Thursday, October 16, 2008

Lady Liberty...Let Freedom Ring!

When I come in on the ferry and see Lady Liberty with her torch upheld to the sky, I can't help but think about what the first immigrants arriving here must have thought. It is always an emotional sight to me. What hope She gave as she came into sight! And at the same time what fears abound.

"Give me your tired, your poor,Your huddled masses yearning to breathe free,The wretched refuse of your teeming shore.Send these, the homeless, tempest-tossed to me.I lift my lamp beside the golden door."
"The New Colossus", a sonnet written in
1883 by Emma Lazarus.Emma died at the age of 38 in 1887. The words from her sonnet were engraved at the base of the Statue in 1912.

The Statue of Liberty was a gift to the people of the United States from the people of France. She stands in the middle of the harbor of New York City and is a symbol of hope and freedom for immigrants.

I can't visit the Statue of Liberty and not think about those immigrants that came over on ships, most in the lowest class accommodations in the bottom of the boat called 'stearage'

They packed them in tight when you traveled in stearage and diseases spread like wildfire. Most were cured, but one of the first things they did was give you a quickie medical exam. If they found something they wrote a letter on your lapel, and sent you out for more examinations.

I love the stories and history of Ellis Island. If you are ever there be sure not to miss the tour and watch the movie about the 'fears and tears'. Some would be sent back, and others separated from family members, and others still, who shed tears upon leaving their homeland to never again return home for just the opportunity of work in this New country.
Read more about Ellis Island here

Today, the museum receives almost 2 million visitors annually.

About the Statue of Liberty:

The Statue's copper skin weighs more than 62,000 pounds. The difficult task
of supporting this heavy load was further complicated by the Statue's unusual
shape,its off-balance arm, and the high winds of NY Harbor. To overcome
these obstacles they turned to the brilliant engineer, Gustave Eiffel, who
devised an ingenious new support system. The price tag for building
the pedestal and erecting the Statue $300,000.

More than 300 ships all sizes and kinds were anchored off the island on
October 28, 1886,the day the Statue was dedicated. Nearly 1 million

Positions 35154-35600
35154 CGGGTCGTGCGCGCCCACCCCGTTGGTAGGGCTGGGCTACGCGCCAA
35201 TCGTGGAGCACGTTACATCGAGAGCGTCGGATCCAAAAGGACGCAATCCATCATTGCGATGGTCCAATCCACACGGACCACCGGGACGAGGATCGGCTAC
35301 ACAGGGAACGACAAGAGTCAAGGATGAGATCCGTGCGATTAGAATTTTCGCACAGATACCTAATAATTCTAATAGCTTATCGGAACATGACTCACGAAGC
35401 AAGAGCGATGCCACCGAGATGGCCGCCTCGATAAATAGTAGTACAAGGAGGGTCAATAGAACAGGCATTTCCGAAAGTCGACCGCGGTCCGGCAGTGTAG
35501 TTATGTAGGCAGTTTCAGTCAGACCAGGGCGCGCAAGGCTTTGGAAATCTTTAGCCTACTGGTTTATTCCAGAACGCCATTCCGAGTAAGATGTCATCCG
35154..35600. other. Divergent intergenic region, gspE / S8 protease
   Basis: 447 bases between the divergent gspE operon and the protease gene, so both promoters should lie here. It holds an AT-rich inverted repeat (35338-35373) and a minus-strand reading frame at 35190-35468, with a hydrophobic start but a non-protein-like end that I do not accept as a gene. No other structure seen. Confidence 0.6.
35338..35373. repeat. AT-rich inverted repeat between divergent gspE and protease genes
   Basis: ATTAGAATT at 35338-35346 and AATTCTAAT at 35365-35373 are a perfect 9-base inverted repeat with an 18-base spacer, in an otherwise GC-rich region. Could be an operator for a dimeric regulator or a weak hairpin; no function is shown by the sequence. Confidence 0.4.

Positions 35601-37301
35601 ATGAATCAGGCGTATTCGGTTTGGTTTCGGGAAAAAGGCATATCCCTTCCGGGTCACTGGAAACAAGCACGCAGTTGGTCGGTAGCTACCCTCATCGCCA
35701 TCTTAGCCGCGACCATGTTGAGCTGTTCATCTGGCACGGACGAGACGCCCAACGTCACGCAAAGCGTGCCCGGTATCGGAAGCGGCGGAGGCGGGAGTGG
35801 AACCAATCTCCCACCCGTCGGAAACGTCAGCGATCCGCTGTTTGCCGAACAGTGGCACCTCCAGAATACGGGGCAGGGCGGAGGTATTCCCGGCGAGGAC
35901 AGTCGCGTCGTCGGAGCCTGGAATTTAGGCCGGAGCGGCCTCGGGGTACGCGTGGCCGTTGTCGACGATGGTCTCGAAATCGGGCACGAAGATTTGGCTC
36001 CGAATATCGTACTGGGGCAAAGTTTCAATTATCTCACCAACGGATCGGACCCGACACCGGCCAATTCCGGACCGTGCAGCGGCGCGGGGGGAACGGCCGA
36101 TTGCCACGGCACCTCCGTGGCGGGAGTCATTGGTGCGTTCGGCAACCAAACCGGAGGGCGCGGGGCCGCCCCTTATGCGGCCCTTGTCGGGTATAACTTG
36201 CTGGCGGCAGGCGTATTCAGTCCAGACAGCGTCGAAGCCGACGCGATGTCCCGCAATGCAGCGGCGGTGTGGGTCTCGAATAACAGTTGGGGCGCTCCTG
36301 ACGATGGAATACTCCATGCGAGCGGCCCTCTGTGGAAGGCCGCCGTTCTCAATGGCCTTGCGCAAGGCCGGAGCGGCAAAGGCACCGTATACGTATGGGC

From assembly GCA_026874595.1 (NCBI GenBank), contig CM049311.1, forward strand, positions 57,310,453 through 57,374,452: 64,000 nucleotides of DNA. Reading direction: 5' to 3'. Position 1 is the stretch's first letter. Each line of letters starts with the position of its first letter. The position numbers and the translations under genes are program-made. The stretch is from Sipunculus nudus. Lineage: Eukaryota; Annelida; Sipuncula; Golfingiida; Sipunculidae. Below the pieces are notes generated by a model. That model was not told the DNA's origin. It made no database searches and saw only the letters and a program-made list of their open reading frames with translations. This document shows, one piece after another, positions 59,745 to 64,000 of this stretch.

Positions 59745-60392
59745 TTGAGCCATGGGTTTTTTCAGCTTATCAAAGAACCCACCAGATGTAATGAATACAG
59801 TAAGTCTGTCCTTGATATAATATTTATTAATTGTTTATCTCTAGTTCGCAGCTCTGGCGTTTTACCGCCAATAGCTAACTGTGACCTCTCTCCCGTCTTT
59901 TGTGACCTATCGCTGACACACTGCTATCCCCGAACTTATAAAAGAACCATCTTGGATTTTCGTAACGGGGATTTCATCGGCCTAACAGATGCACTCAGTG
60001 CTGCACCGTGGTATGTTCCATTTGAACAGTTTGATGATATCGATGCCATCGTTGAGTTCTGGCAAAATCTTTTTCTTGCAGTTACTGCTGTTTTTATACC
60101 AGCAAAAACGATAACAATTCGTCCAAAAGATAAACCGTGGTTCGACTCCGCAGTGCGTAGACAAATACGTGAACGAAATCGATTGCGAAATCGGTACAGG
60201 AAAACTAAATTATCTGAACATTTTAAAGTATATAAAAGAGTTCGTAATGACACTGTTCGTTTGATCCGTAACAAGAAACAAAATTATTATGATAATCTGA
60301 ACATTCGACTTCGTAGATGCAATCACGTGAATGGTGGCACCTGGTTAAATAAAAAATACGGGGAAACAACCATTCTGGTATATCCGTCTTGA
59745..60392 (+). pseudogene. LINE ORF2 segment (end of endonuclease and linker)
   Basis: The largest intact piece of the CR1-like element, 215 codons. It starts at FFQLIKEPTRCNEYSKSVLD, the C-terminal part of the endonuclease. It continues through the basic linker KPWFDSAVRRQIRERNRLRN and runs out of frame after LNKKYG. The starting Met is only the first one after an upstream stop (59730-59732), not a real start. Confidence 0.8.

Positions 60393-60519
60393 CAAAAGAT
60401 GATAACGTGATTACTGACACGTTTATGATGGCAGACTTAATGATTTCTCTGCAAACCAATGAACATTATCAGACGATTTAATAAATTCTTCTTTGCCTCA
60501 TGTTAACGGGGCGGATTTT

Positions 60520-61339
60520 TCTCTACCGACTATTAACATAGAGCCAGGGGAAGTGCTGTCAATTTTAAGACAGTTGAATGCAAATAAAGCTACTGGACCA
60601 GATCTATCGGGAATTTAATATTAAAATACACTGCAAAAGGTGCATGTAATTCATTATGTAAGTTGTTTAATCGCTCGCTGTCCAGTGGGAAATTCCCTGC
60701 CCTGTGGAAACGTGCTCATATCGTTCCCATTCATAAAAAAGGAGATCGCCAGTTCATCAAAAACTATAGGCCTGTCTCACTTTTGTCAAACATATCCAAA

people watched and took part in the land parade.
The largest NY had ever seen.

We boarded a boat named 'Freedom' to make the short
trip over to Ellis Island and The Statue of Liberty
ON the left......My youngest child.. Holly, and her husband Justin.

Once there we went up into the Statue.... 150 steps up.
We walked.. leaving the elevators for the very
young and old. I thought I would get behind, so I
counted steps... on 99 I had to take a break and
surprisingly so did both of them!

Once up the stairs on the upper level we saw pictures
posters, and read information about how Lady Liberty
came to pass.

Here I am alongside a replica of the face.

And here the mighty feet of the Statue.

Looking down from above.

This shot of Her is taken from NJ looking across
the waters at NYC.

I thank God I live in this country where freedom still
rings! I thank God we have this Statue as a symbol of
hope and a reminder of those who came
to 'breathe free'

To God be the Glory ~~ Great Things He Hath Done


Marsha said...

I enjoyed seeing Miss L and surrounding sights through your lens. Thanks for taking us along!

The Birdlady said...

Enjoyed the tour - very nice photos as always.

HANNIBAL said...

Gorgeous photos, perfect lighting! Love the whole post!

Sara G said...

Wonderful post. Great pics.
One day I hope to see this in person!!
Take care and thanks for sharing.

Bird Girl said...

Really nice! I liked those old newspaper articles - how cool - I was trying to see if you could see Central Park in that one picture of the old news clip. Interesting and I love that last shot!

Ruth's Photo Blog said...

That is a most informative post.The picture as well as your notes have a wonderful story to tell.God Bless America and Canada.

Shellmo said...

Very inspirational - great shots of a great lady!

Anonymous said...

Beautiful photos.

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